Viewed as Lockyer presents them, Bible miracles reveal the prerogative of deity to exercise almightiness in any realm. Here are some of the divisions: (1) Power over nature -miracles having to do with the Red Sea, Jordan, stilling storms, water into wine, walking on sea; pillar of fire, fiery furnace; Manna, feeding hundreds or thousands; thunder, floods, withered trees, opened doors. (2) Power over disease provision, prevention, and permission of diseases ranging from boils, leprosy, poisonous serpents, withered hands, blindness, deafness, dumbness, lameness, infirmities. (3) Power over death resurrections of Elijah’s bones, the three Christ raised from the dead, the resurrection of Christ, and apostolic resurrection. (4) Power over demons covering the witch at Endor, demoniacs, lunacy, unclean spirits. There are many more.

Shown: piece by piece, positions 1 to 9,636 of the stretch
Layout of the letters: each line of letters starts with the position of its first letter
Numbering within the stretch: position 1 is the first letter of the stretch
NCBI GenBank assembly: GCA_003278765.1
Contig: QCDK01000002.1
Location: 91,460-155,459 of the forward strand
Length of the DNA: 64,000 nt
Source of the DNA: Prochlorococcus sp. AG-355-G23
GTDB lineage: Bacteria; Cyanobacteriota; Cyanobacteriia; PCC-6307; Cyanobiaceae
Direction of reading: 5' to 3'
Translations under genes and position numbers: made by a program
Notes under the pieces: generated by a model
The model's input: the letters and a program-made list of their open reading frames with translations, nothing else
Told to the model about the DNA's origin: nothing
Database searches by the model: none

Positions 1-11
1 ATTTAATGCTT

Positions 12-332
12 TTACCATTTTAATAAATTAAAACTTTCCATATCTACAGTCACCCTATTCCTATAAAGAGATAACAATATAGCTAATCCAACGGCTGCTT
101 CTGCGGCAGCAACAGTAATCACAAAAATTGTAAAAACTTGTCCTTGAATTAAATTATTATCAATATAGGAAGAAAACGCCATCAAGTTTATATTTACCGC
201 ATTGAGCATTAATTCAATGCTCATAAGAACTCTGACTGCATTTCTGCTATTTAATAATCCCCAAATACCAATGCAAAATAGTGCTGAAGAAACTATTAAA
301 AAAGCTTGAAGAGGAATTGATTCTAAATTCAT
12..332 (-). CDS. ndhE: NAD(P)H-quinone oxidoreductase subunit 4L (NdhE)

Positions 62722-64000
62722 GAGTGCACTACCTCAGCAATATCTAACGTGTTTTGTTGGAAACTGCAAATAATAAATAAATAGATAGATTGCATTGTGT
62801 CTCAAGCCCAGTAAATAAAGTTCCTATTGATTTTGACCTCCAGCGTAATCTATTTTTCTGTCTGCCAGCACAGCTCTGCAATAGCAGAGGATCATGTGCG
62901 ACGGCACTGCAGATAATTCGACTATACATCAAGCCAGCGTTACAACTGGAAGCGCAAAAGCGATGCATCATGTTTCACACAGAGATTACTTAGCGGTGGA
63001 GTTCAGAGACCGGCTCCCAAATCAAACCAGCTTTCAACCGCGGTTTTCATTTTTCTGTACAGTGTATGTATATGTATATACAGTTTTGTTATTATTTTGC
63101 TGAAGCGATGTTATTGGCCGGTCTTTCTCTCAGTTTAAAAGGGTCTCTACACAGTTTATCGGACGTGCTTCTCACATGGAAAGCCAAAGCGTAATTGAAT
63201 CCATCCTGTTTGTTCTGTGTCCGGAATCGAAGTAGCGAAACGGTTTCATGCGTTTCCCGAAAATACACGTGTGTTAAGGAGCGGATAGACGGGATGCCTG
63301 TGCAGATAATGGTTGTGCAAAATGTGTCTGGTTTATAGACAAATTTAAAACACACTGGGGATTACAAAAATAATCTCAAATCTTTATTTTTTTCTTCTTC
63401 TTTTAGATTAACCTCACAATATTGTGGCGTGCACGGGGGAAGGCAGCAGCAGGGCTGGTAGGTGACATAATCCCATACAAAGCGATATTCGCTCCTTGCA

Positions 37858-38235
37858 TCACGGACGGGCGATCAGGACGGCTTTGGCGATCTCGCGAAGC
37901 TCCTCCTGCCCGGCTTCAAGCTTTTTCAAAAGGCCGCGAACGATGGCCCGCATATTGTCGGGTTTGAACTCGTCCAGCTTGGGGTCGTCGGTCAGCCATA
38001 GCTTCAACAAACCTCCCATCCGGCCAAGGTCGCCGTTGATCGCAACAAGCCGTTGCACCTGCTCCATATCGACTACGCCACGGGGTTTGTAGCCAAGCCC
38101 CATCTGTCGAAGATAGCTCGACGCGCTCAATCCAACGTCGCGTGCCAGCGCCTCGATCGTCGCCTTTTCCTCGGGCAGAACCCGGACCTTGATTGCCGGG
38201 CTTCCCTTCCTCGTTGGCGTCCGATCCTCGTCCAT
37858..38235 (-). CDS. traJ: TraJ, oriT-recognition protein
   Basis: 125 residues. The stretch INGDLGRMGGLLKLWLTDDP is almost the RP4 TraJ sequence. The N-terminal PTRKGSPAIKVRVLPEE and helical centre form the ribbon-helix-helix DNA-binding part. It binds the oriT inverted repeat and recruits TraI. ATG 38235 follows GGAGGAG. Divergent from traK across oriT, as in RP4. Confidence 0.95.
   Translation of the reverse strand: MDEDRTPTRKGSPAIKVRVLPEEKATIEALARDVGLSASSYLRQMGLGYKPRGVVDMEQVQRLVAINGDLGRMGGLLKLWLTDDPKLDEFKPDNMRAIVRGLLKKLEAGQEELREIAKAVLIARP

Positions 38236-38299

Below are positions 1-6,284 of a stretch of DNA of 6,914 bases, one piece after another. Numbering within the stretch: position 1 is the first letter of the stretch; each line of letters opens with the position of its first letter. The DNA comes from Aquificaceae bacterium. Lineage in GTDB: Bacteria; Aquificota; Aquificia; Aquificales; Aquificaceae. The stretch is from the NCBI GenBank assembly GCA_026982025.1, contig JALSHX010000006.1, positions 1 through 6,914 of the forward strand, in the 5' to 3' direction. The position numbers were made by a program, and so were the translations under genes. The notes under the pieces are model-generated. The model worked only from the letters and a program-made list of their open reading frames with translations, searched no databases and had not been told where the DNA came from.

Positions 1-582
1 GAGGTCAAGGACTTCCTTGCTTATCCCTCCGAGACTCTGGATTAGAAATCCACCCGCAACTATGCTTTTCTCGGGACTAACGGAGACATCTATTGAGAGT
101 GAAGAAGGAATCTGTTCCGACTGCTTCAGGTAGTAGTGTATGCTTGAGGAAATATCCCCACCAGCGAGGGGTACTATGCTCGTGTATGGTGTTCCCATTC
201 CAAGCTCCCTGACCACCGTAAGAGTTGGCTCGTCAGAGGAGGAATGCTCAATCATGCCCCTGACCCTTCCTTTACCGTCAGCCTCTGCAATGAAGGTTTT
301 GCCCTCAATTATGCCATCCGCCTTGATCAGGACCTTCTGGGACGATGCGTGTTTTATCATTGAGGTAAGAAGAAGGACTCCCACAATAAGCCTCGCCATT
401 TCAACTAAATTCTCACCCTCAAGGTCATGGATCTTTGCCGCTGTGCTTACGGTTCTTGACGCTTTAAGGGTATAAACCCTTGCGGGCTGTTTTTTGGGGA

The Common Shortcomings of Most Lists: A few more words from Lockyer will be helpful:
A surpassing feature of one’s quest for works of profit is the fact that there is no theological treatise, at least known to the writer, dealing with all the miracles of the Bible. Somehow Old Testament miracles, which are as numerous, if not more so, than those found in the New Testament, are sadly neglected. . . . In several, we have scant references to some of the miracles performed by the prophets and the apostles, but a complete and comprehensive list is lacking (p, 25).
Usually theological treatises dealing with Bible miracles, either for or against, omit any reference to the Bible as a miracle in itself. It is not only a Book relating credited miracles everything associated with the Bible is miraculous. . . Everything about the Bible is supernatural, and in spite of all destructive criticism has done to weaken its authority, it remains an ever-present miracle (p. 26).